In this case it is not contended that any part of the ship's equipment or of equipment brought aboard by the stevedore company [see Petterson v. Alaska S.S. Co., 9 Cir., 1953, 205 F.2d 478, affirmed per curiam, 1954, 347 U.S. 396, 74 S. Ct. 601, 98 L. Ed. 798] was defective in any manner. Nor can it be said that from the very nature of the accident a defect in the gear can be inferred as was the situation in the Petterson case.
It is argued that the shipowner created an unsafe place to work when he directed and permitted a cargo of the type here involved to be lowered with usual and sound equipment and appurtenances into a hold of a size of that used. In that respect the uncontradicted evidence is that it was a usual operation done in the usual manner — that loads too long to be lowered into a hold on the horizontal are as a matter of practice and necessity lowered by tipping in the manner here done, and that it is frequent and customary to lower loads through hatch openings too short for horizontal clearance. While it is true that an operation may be unreasonable in the light of all the circumstances and thus negligent even though customary, there is no such situation shown here. The hold used was as seaworthy as any available and ordinarily used, hence the only alternative left to the shipowner was not to take the load at all. The trial court was correct in deciding that a reasonable jury could not have found a want of care in designating that hold, or a want of seaworthiness where there was no structural defect, without resorting to bare conjecture.
Appellant complains of the trial court's action in excluding proffered evidence that other holds were available on the ship through which the lumber could have been lowered horizontally with a binder at each end making it less likely that a slipout could occur. It appears from the record that the largest of the holds on the ship was 36 feet in length and 20 feet in width.2 It is mathematically demonstrable that the diagonal of this hold is 41 feet. Hence the loads containing boards up to 40 feet in length and comprising a bundle of a few feet in width could not have been lowered horizontally on the diagonal as the girth would cause it to overlap the edge. Thus upon its face the proffered evidence was incompetent to support the theory for which it was offered.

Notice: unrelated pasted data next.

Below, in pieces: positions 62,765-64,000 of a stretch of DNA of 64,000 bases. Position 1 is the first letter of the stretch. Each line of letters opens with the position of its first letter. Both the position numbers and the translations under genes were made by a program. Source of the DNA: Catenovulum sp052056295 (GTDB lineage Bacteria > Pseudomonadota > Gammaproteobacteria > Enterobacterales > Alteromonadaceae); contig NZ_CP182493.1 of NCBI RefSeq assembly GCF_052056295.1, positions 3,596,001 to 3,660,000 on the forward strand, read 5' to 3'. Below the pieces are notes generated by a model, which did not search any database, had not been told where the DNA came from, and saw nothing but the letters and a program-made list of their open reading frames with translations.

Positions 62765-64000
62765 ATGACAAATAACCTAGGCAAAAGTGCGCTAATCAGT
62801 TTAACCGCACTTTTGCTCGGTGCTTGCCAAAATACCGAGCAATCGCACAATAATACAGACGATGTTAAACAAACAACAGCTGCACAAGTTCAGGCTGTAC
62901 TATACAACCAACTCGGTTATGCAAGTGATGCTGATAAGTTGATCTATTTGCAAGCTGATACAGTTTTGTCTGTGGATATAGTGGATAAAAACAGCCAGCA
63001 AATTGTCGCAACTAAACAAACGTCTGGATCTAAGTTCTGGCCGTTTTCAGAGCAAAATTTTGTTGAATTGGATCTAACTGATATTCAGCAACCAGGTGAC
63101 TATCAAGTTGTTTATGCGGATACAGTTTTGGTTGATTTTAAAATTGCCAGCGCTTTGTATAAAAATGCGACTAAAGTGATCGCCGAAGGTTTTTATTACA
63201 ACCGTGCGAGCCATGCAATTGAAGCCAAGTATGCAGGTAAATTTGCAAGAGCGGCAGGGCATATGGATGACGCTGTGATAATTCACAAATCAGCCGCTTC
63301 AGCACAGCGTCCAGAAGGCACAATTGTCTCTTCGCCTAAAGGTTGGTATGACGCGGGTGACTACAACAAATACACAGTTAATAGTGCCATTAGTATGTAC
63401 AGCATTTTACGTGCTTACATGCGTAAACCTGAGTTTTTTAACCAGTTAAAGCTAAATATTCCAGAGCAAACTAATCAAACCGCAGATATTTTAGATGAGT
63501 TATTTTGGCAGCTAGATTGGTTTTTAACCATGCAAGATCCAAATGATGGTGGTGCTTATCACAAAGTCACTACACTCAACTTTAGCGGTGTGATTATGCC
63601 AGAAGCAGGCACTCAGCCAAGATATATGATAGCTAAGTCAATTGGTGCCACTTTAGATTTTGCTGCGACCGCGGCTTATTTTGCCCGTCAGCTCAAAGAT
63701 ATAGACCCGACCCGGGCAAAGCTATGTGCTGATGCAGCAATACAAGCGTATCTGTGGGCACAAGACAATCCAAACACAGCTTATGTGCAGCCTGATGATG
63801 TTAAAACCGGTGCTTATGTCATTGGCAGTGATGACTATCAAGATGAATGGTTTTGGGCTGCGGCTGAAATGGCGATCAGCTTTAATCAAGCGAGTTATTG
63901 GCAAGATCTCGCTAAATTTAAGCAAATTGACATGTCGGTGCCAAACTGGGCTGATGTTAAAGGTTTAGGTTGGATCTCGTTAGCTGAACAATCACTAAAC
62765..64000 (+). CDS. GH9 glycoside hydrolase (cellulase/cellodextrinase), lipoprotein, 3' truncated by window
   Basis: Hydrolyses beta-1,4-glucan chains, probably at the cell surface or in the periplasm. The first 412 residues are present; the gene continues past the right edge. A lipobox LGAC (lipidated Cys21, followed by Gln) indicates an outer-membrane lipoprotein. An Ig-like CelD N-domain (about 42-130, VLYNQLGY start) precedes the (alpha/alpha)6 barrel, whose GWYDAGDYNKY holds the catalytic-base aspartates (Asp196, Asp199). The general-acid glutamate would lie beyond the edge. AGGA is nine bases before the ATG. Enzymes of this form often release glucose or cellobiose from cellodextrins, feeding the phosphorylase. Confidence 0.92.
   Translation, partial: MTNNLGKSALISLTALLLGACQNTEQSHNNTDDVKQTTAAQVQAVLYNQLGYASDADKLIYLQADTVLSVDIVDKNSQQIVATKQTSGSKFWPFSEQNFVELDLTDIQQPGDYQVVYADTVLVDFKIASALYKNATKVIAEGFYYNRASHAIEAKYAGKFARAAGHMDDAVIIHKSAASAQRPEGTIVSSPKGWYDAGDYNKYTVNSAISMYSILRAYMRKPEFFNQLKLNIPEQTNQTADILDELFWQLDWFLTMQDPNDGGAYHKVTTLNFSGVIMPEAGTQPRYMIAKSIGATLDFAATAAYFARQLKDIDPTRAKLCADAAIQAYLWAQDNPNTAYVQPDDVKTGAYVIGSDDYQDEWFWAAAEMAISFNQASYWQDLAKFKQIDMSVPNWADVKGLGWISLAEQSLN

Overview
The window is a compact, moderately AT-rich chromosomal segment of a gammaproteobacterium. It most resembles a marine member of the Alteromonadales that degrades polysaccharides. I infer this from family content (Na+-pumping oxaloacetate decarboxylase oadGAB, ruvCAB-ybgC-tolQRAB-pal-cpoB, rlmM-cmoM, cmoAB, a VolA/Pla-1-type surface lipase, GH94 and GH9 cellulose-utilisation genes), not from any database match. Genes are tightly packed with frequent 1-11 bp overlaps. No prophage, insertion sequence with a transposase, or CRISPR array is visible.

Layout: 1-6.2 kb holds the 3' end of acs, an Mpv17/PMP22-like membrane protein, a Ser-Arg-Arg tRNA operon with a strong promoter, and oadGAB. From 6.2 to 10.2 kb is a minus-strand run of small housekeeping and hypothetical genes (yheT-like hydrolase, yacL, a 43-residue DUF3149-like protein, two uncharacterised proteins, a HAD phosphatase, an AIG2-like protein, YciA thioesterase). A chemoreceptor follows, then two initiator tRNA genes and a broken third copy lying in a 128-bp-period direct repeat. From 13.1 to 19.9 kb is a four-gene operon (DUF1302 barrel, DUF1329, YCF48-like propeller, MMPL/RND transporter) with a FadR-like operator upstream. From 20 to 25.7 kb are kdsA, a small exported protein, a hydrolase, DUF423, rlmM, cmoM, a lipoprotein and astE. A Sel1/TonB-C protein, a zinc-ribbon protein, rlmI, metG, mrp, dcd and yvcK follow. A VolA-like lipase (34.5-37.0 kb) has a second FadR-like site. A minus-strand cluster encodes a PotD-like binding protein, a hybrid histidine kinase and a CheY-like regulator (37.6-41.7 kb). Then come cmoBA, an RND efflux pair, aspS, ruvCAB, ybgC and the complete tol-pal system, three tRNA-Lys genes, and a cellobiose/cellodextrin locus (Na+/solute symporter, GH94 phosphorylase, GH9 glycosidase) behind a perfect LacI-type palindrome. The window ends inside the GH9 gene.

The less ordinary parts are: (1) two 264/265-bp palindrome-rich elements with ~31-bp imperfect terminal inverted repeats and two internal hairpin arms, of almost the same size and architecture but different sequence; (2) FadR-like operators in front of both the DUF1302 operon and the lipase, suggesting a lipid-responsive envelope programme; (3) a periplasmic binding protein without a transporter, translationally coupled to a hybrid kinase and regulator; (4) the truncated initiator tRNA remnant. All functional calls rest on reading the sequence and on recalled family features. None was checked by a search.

And again the court in rejecting the evidence had a right to consider whether it was "of too little value in comparison with the prejudice it would create, the surprise it would cause, or the confusing ancillary issues it would raise. * * *" Doucette v. Vincent, 1 Cir., 1952, 194 F.2d 834, 838. Present here could be such collateral and ancillary issues as:
1. Whether the lumber loaded in the longer hatch would affect the trim of the ship.
2. Was there room at the time in the larger hatch for this additional lumber?
3. Would the cargo in the larger hatch have been affected either from the taint of the green lumber or the weight of the lumber superimposed on other cargo.
4. Whether loading of this particular lumber through the larger hatches could have been done at all because of the necessity in all shipping operations of loading cargo so that it may be conveniently reached for discharge at the port of call for which it is destined.
Unseaworthiness cannot be extended to the point of holding the owner liable in a case where he contracted for the loading of a customary cargo in a customary way, no failure of the ship's gear being shown and no showing that what was customary was not reasonable, but simply and solely on the basis that an accident occurred.
The owner's liability for unseaworthiness of his vessel has been extended to cover injuries to longshoremen. Seas Shipping Co. v. Sieracki, 1946, 328 U.S. 85, 66 S. Ct. 872, 90 L. Ed. 1099. See also Pope & Talbot, Inc., v. Cordray, 9 Cir., 1958, 258 F.2d 214; Titus v. The Santorini, 9 Cir., 1958, 258 F.2d 352
It was also stipulated below that the Pacific Coast Code of Maritime Safety § 11, r. 201 is applicable, which reads in its pertinent part: "The owners and/or operators of vessels shall provide safe ship's gear and equipment and a safe working place for all stevedoring operations on board ship."
The size of the holds were: No. 1. 20 × 24 No. 2. 20 × 36 No. 3. 20 × 20 No. 4. 16 × 20 No. 5. 20 × 36 No. 6. 20 × 30